Building A Farmhouse Office Desk - Plus How To Hide The Cords!

This desk is massive!! But perfect!!

Building A Farmhouse Desk

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Every time I walk by our office, I want to go in there and work!  Crazy, right?!  But seriously, it's so inviting now.

I love how bright and spacious it feels.  Hubs and I even got to work together at our new desk this weekend.  It was great!

This beast is 10 feet long and 30 inches wide.  The two desk chairs fit perfectly side by side with plenty of wiggle room. ๐Ÿ˜Š

Full office view of Farmhouse Office Desk

For this desk, I purchased 4 - 1x8x10.  I tried to find the straightest and prettiest boards.  That's not an easy job!

pine boards for desk

I worked at laying them different ways and in different directions trying to find the best fit possible.  Next, I numbered them, then marked them with an arrow.  That way I knew which direction to lay them, and it wouldn't matter if I mixed them up.

Flipping them over, I began to mark where I would Kreg-Jig them together.  Basically, I duplicated the same method we used when we built our coffee table.

Here you can see, where I did the pocket holes (Kreg-Jig).  I spaced them about every 12-16 inches.  I wanted this desk to be as seamless and sturdy as possible.

underside of desk

Then I built a 'frame' on the underside, to keep the desk from warping and to give it strength.  I had a 2x2 for the back of the frame, then a 1x2 for the front.  Then I placed a support at each end and one in the middle.

The pieces of scrap near my hands, were to give the front 1x2 something to nail into.  I didn't want nail holes on the top of my desk.  So, I glued and nailed the scraps in place and then nailed the front 1x2, to the scrap pieces. ๐Ÿ‘

Building farmhouse desk

I had two Alex file cabinets from IKEA, that were going to be the end supports.  I wanted the desk to fit perfectly on top of these cabinets.  The cabinets were 14¼" wide.  So, I measured and placed 1x2's 14¼" apart at each end.  The photo above doesn't have the last end support attached yet.

You can actually barely see that board attached in the photo below.  Here, I was getting ready to attach a power strip to the underside of the desk.... more on that later....

Placement on power strip under desk

When I finished building the desk, I sanded this baby super smooth!!  Making sure that any boards that didn't match up just perfectly, became smooth across the desk.  I used my favorite Dewalt Orbital sander, with 120 grit sand paper at first, then 220 sand paper.

sanding desk smooth

Before I go into the staining and sealing stage, I want to show you a clever way to hide computer cords and even an external hard drive.  Build a shelf underneath the desk, towards the back.  It will hide all of it!

cord and hard drive shelf

Of course, I used scrap we had in the garage.  I used a 1x4 for the long part of the shelf (that will face the front) along with 1x4 side supports.  Then I nailed a piece of shiplap to the 1x4's also adding a center support leg. Voile'! done!  And its all hidden!! You can't even see the shelf at all!! You'd have to be sitting on the floor to see it. ๐Ÿ˜

I can't stand cords showing, so if there is a way to hide them, I WILL!!

The computer cord will come down into that shelf and plug into the power strip, keeping all the cords contained inside the shelf!  The power strip plugs into an outlet right behind the file cabinet supporting the desk on the end.  It couldn't have worked out more perfect!!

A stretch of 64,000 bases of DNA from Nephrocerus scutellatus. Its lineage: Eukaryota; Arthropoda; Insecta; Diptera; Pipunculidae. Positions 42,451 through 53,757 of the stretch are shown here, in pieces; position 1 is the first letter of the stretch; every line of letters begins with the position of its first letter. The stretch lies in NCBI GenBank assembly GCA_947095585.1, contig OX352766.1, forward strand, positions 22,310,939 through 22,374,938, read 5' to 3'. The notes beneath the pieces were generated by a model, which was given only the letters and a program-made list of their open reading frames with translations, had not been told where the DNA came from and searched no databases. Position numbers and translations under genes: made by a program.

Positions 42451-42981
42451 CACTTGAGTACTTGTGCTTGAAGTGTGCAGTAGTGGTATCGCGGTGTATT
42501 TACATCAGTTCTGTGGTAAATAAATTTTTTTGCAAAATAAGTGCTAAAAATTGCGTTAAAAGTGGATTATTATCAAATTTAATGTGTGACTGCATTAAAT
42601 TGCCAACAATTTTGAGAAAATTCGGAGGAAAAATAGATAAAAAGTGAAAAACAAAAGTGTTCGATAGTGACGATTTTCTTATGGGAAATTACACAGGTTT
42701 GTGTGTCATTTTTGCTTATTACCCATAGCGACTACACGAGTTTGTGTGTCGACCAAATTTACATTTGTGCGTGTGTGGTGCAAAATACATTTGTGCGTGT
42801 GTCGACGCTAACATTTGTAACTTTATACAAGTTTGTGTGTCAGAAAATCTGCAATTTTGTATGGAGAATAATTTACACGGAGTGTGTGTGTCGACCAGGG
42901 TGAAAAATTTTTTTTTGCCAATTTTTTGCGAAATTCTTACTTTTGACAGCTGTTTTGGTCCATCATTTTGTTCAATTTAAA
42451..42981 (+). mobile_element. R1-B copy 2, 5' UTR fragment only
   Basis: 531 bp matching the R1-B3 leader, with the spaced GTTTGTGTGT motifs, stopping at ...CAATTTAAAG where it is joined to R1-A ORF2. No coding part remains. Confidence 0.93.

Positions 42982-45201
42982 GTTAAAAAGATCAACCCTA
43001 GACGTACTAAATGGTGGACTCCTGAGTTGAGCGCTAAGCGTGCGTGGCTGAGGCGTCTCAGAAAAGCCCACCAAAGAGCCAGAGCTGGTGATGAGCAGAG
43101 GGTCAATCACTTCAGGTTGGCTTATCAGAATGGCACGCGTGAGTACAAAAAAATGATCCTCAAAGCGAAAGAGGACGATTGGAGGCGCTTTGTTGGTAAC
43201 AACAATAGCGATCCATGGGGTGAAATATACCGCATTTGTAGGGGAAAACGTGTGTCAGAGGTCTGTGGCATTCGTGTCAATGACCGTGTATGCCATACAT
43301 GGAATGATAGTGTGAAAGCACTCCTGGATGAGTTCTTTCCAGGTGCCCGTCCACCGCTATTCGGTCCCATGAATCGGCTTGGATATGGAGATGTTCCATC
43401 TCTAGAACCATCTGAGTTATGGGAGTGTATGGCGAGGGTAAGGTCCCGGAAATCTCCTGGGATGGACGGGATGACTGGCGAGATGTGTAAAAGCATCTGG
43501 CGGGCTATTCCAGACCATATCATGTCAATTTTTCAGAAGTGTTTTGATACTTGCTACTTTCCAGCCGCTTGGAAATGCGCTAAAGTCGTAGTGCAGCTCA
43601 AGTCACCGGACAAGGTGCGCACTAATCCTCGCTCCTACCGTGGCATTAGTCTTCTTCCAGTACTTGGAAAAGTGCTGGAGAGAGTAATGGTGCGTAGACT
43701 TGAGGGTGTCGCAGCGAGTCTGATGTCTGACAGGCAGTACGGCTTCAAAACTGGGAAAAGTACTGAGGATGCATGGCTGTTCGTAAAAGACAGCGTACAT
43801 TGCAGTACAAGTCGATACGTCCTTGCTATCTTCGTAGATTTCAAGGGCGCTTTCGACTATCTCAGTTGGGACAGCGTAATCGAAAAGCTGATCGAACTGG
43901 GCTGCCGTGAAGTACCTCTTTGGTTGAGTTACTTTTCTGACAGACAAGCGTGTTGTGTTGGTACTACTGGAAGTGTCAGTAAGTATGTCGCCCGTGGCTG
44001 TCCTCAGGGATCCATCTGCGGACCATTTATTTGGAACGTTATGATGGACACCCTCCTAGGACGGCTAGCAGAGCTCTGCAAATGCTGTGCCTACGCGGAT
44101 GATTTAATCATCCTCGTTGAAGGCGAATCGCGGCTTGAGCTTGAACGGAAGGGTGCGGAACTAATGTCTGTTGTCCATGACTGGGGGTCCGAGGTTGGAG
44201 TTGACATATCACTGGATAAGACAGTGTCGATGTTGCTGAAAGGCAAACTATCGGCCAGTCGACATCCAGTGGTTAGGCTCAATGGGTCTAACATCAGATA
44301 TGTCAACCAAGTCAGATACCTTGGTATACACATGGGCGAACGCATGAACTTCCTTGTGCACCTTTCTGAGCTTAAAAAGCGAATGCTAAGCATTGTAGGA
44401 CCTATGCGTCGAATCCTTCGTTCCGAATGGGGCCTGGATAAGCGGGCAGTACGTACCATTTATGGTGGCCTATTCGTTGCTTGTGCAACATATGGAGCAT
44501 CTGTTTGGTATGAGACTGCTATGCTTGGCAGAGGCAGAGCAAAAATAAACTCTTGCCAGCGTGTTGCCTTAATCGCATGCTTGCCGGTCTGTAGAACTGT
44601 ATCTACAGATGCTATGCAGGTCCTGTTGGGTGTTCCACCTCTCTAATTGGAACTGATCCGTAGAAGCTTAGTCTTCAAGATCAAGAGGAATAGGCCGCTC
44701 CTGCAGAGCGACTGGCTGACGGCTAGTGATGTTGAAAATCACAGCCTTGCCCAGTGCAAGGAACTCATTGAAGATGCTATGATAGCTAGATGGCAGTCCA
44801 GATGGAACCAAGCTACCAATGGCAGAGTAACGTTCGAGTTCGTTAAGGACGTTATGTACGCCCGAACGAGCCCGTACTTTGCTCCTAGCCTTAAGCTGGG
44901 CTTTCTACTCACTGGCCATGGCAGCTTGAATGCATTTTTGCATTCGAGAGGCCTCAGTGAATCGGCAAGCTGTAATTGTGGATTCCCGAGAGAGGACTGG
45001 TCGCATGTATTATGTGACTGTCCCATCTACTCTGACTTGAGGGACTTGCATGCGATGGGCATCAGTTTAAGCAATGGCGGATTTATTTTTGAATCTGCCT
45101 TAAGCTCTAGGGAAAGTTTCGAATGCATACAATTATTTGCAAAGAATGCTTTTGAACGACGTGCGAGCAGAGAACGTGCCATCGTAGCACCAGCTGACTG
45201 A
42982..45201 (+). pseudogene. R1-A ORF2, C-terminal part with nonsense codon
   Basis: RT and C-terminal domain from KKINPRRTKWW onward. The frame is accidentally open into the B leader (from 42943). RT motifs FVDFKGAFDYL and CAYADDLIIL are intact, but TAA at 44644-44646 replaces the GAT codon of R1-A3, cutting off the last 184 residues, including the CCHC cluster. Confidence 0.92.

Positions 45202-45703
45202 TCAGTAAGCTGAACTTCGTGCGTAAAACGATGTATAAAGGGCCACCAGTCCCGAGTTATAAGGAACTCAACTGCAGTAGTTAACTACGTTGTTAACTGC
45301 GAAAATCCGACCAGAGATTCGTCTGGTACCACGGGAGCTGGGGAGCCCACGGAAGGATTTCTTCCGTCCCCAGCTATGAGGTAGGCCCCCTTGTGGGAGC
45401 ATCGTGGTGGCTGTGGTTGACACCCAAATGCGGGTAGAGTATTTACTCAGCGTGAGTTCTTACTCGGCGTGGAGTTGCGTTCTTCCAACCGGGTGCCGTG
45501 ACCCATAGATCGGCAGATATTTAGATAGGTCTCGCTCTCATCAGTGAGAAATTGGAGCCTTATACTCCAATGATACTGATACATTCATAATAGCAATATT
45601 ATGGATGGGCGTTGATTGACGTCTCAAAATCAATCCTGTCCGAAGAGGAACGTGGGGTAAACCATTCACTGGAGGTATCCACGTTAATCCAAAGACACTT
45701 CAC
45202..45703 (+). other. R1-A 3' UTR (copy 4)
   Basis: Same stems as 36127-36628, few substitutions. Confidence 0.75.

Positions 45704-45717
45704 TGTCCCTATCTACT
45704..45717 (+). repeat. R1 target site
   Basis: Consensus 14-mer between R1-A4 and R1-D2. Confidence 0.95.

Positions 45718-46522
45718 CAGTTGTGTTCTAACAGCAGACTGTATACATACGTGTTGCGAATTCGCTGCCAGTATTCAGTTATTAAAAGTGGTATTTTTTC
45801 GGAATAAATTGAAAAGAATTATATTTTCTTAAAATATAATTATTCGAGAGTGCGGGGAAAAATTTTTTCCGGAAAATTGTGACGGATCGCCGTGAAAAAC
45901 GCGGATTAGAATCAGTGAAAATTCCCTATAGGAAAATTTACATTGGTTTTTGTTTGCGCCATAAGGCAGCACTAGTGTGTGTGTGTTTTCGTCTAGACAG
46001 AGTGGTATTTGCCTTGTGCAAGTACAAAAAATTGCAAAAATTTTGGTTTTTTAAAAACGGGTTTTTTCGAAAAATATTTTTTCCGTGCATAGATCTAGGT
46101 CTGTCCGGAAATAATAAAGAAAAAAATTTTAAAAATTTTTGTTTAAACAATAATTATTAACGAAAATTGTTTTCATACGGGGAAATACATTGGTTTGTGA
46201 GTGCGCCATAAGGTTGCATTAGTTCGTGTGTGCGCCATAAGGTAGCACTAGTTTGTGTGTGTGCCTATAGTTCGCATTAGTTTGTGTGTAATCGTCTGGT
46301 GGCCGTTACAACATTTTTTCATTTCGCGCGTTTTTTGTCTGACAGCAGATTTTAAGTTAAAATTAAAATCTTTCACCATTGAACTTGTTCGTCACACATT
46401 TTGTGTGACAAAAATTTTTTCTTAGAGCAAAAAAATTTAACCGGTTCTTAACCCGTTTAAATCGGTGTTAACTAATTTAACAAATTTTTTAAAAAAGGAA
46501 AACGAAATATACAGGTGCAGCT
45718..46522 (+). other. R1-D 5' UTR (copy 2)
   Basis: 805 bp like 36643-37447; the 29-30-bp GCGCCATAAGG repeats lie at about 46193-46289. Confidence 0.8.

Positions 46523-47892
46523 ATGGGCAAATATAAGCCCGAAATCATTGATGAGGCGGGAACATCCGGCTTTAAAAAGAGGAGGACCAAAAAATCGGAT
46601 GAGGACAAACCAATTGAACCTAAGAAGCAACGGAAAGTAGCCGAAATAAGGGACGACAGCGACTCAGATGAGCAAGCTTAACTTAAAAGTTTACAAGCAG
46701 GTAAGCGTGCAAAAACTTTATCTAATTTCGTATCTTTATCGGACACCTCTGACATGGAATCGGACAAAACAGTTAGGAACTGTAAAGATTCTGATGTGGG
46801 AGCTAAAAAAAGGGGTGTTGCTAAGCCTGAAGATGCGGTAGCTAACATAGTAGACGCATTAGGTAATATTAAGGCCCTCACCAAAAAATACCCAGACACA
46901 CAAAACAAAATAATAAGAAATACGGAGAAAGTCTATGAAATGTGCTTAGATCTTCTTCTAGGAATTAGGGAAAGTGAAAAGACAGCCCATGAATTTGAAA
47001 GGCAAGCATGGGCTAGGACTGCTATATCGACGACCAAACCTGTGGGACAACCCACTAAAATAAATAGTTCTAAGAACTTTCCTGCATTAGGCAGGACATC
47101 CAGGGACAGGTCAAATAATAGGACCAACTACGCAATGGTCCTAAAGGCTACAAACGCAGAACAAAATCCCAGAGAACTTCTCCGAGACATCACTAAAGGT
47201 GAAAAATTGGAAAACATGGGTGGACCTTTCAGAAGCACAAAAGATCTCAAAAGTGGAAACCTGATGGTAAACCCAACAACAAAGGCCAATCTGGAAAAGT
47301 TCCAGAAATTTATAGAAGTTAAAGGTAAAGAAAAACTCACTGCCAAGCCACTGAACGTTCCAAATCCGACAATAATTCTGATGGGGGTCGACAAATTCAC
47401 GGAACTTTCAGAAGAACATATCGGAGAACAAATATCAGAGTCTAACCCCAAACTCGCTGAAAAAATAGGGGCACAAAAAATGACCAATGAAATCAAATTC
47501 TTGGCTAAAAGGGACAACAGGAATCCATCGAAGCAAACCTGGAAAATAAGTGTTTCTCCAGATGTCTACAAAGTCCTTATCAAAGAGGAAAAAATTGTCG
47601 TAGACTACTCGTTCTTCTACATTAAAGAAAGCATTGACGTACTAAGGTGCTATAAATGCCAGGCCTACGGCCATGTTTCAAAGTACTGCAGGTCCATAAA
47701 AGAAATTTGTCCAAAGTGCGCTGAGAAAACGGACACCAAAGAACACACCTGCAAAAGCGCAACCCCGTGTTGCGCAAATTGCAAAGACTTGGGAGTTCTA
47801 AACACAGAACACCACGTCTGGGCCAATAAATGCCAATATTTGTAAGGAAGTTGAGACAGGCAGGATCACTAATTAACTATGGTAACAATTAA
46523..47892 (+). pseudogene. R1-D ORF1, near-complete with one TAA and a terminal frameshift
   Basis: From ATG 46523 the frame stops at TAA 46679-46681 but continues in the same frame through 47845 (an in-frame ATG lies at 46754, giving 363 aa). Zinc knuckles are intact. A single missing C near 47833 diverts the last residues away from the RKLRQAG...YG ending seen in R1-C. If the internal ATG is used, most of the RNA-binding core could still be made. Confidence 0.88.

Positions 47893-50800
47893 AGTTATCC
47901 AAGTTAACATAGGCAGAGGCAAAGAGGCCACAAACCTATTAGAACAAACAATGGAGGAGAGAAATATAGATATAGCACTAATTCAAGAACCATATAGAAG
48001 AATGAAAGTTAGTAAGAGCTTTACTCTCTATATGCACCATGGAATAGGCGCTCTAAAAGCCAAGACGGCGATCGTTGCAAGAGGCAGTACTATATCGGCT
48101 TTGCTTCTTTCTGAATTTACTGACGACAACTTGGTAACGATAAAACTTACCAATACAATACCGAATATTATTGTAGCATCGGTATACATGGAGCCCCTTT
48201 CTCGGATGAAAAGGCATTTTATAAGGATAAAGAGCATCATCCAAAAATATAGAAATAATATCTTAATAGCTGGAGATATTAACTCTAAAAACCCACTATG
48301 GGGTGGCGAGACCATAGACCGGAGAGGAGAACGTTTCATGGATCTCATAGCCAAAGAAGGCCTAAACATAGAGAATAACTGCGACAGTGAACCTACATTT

hidden cord and hard drive shelf

I was torn whether to stain the desk a bit darker, like we did in the living room makeover, or to go lighter and more natural.

I considered just sealing it without staining it, but I wasn't sure if it would pull some of the yellow out of the wood... which I don't like.  So, I decided to try a stain color I've never used before.  I wasn't sure it would even make a difference, since it was so light, but it DID!

This is 2 out of 4 boards stained with Minwax Pickled Oak.  Whoa!  I really didn't think it would be that noticeable, but it definitely is!  It looks more like the wood was bleached, which is exactly what I wanted!! Yay! ๐Ÿ™Œ

2 boards stained Pickled Oak on desk

Here is the desk fully stained.  Next, I sealed it with my favorite, Varathane Matte Sealer.  It came out gorgeous!!

farmhouse desk stained Minwax Pickled Oak

We could not be happier! We love it!

Farmhouse Office Desk

Btw... the desk fit perfectly over each file cabinet.  It is not attached to them.  So, if we need to take it off or slide it forward to access the back, it's super easy.

I did make a mistake.... I forgot to attach the front piece at the end on it's side, so it wasn't as 'thick' as the center space between the cabinets.  So, I just added another block of wood to mimic the same thickness.  It's fine... no one will know, unless I point it out to them.

desk mistake on front

I also attached a center leg in the back, underneath the desk, to support the weight of the computer.

Added a leg support for the desk

I love the keyboard mat, it just keeps the desk clean and neat looking.  The farmhouse lights are perfect!  Now, I can't wait to finish what's going on the wall between the lights! ๐Ÿ’•

Farmhouse Office Desk Work Area

Farmhouse Office Desk length view

Oh! The rug was purchased at Overstock.com. We weren't going to have a rug at first, but the casters on the chairs would have made marks on our hardwoods.  But now I love having the rug!!

Full office view of Farmhouse Office Desk

Pin for later - Office Inspiration!
Building A Farmhouse Office Desk - Plus How To Hide Cords!

Blessings!

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